From Kay’s Journal: Review of Journal to Health


KJournalWe have come to the end of the 30-Day Digital Journaling Challenge. The brainchild of Journalverse member and Journal to the Self certified instructor Nathan Ohren of and, the 30-Day Challenge has brought together more than 1200 writers from around the globe, each engaged for the month of October 2014 in a collective process of writing a journal on a computer, tablet, smart phone, or cloud.

My digital journal of choice is Journal to Health (JTH) , a secure online journaling site that features privacy, convenience, instant retrievability, and an odd sort of intimacy with the digital page, not unlike the feel of a paper journal. JTH’s creator is “Dr. J.” (Jackie) Swensen, a New York psychoanalyst (and Journalverse member) who says, “I call Journal to Health ‘a site for self-discovery’ because I agree with Aristotle, that ‘knowing yourself is the beginning of all wisdom.’ Journal writing helps us know ourselves.”

I volunteered to be a beta-tester of JTH in its first release last summer. I was given a 60-day pass and the instruction to customize it to meet my tastes and use it as much I wanted. I admit to some trepidation; I’m a devoted handwriter, and I like my journal time curled up on the couch, or out on the porch, with coffee. I was secretly sure I wouldn’t be able to sustain a regular digital journal.

Dr. Jacqueline Swensen, founder, Journal to Health

Dr. Jacqueline Swensen, founder, Journal to Health

I was wrong.

Instead of failing, I fell in love.

Immediately I became enchanted by the daily quote about writing/journals/life that appears in my emailbox while I am still dreaming. When I awaken, I pour my first coffee, savor the quote (today’s: “How we spend our days is, of course, how we spend our lives,” by the ever-inspiring Annie Dillard), and click the link  in the email that takes me to my own JTH journal.

From there, it’s a familiar and comfy slide. I  choose my topic from a comprehensive list that includes my own categories and themes. Individualized subtopics provide another layer of detail, metaphor, context — whatever strikes my mood, write, intention, or fancy.

I click the timer in the left column, pre-set for 15 minutes (I can set it for more time, or less.) I write, mindful of time, shooting to get my personal goal of 450 words in.  When I have been writing for 15 minutes, my computer erupts in a wild burst of cheers and applause. That little five-second sound clip is my favorite addiction.

keyboardThe stylish touches of JTH — the wallpaper (background) patterns, the “paper” (writing surface), the fonts that actually do look a little bit like my own printing — all add up to the same sort of comfort and nurturing that I associate with my handwritten journal.

About halfway through my 60-day trial, I started looking for the place I could subscribe. It wasn’t available yet. I tried not to worry, but I worried. I was hooked. I didn’t want my JTH experience to disappear. Fortunately, around Day 50,  a subscription box appeared, and I instantly clicked the button for a $42.95 annual subscription. (I could have also chosen a $3.95 monthly charge.) I spend well over that in paper journals each year — why wouldn’t I gift myself with a year-long digital journal?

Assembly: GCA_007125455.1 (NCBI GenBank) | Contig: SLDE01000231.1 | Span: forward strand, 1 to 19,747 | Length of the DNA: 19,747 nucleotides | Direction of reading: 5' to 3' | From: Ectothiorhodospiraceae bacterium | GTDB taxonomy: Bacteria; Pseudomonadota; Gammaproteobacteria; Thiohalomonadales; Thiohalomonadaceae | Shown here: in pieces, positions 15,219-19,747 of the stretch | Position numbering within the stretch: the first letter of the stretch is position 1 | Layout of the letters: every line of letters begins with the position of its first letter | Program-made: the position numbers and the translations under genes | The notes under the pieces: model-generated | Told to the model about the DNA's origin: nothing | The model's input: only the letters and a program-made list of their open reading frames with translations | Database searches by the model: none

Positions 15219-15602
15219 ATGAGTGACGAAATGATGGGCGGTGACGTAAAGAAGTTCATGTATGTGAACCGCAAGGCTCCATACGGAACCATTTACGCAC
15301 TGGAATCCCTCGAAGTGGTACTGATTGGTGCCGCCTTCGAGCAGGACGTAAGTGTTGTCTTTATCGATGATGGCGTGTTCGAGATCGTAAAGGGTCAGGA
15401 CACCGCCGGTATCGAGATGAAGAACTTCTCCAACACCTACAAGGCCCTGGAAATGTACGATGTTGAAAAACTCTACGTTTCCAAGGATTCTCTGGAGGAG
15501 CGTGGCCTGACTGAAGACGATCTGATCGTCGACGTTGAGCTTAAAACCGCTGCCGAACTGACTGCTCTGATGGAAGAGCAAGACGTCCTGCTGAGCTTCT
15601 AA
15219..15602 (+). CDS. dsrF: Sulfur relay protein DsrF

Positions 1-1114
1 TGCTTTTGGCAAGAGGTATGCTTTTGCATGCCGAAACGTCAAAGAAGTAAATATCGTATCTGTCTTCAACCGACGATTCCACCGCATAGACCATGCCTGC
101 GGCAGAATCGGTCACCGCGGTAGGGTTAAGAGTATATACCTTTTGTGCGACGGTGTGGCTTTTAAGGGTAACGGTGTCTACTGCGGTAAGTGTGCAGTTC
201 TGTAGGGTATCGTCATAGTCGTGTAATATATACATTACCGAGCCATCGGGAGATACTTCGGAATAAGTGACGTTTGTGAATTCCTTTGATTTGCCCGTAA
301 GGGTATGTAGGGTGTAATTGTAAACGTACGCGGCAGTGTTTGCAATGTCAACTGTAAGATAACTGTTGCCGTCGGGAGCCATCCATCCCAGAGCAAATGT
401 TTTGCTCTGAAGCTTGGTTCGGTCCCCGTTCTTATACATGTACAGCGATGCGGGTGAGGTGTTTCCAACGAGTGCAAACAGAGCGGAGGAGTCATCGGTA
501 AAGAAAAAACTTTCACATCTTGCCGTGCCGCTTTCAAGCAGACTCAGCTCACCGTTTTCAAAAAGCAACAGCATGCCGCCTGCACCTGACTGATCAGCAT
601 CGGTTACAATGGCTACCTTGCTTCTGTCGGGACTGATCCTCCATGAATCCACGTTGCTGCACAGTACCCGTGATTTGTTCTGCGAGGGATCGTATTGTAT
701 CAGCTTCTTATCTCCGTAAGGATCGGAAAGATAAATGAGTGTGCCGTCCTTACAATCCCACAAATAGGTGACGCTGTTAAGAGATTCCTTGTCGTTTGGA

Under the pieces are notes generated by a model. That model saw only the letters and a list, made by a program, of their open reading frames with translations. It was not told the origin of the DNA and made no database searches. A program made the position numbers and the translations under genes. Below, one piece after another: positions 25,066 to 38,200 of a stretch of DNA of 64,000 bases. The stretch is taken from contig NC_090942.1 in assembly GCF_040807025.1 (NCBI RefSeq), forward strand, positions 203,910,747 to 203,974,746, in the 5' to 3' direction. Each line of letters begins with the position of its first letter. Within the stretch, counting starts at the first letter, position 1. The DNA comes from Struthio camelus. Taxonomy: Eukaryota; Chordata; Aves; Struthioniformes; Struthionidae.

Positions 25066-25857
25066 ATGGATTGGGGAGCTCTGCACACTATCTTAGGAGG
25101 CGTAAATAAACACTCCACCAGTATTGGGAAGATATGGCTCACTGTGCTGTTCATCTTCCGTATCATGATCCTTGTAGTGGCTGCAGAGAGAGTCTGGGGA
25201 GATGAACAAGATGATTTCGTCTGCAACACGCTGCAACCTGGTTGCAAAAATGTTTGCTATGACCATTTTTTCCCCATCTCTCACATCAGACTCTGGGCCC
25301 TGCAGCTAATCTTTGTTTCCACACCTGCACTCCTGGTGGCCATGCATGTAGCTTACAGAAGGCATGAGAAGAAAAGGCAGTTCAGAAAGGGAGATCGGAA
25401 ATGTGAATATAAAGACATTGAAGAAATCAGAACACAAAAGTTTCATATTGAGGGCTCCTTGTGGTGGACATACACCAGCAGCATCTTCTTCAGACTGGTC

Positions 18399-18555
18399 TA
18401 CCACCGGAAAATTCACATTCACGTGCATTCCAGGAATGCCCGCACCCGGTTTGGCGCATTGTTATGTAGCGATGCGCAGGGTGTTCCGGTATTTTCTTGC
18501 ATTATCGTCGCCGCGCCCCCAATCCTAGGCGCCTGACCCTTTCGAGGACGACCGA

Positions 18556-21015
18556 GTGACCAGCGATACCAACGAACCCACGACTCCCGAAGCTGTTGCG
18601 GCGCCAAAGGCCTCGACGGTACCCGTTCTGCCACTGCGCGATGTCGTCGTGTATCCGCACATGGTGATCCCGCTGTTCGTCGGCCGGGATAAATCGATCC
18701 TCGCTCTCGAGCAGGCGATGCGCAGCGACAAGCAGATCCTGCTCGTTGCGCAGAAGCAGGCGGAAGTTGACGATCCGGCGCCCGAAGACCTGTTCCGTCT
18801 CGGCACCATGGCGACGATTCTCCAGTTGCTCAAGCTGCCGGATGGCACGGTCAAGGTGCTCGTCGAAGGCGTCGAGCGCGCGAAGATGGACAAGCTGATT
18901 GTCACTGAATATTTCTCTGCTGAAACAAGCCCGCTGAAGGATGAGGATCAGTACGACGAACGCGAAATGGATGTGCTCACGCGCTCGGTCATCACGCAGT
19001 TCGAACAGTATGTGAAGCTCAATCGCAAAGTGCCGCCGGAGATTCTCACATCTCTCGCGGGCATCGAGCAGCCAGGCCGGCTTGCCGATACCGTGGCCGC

There’s a lot to love about Journal to Health. (Need one more? All US military veterans and families get FREE subscriptions.) You can sign up for your own 30-day free subscription HERE and see if it’s for you.

6 Responses to From Kay’s Journal: Review of Journal to Health

  1. Jackie October 30, 2014 at 10:53 am #

    What a wonderful review! It’s so great to know that you appreciate all the work that went into developing Journal to Health™. I, too, feel an “intimacy” when I’m journaling. The customization we offer is for the people, like me, who are detail oriented (maybe a little OCD?). But there’s no need to do anything but turn on your timer and start journaling after you sign up. Thank you, Kay!

    • Kathleen Adams October 31, 2014 at 6:44 am #

      I do appreciate all the work, Jackie (and I know just how much work it is!) You’ve given us a terrific cloud-based option.

  2. Nathan Ohren October 31, 2014 at 1:45 am #

    Wonderful review! May I repost this on the EasyJournaling website? We will soon be updating the app reviews on the site, and this would make a lovely addition.

    Also, I wanted to make it clear that while the 30-Day Digital Journaling Challenge was first launched in October, it is STILL ACTIVE. Anyone who wants to take the Challenge for themselves is welcome to do so at It is FREE, and a great way to explore the tips and tools of electronic journaling.

    Thank you, Kay and Dr. J. for being sponsors of this ongoing event, and for your support and input.

    • Kathleen Adams October 31, 2014 at 6:45 am #

      Sure, Nathan, post away! Thanks for pointing out that the 30-Day Challenge hasn’t gone dormant just because the first 30 days are over.

  3. Carol Roberts August 24, 2017 at 10:41 am #

    Here I am now just reading these posts in 2017. Don’t know whether I’ll take you up on this challenge or not–I’m into three separate ones at the moment: one prayer journal in the morning, one as I write along with a book I’m reading in the evening, and one as I journal along with my new classes.

    But you do (did) make this sound tempting!

    • Kay Adams August 28, 2017 at 8:42 am #

      I had to look back at the post to find out what 30-Day Challenge I’d offered! Sad to say the Journal to Health program didn’t last — really too bad because it was a fine project by a gifted practitioner.

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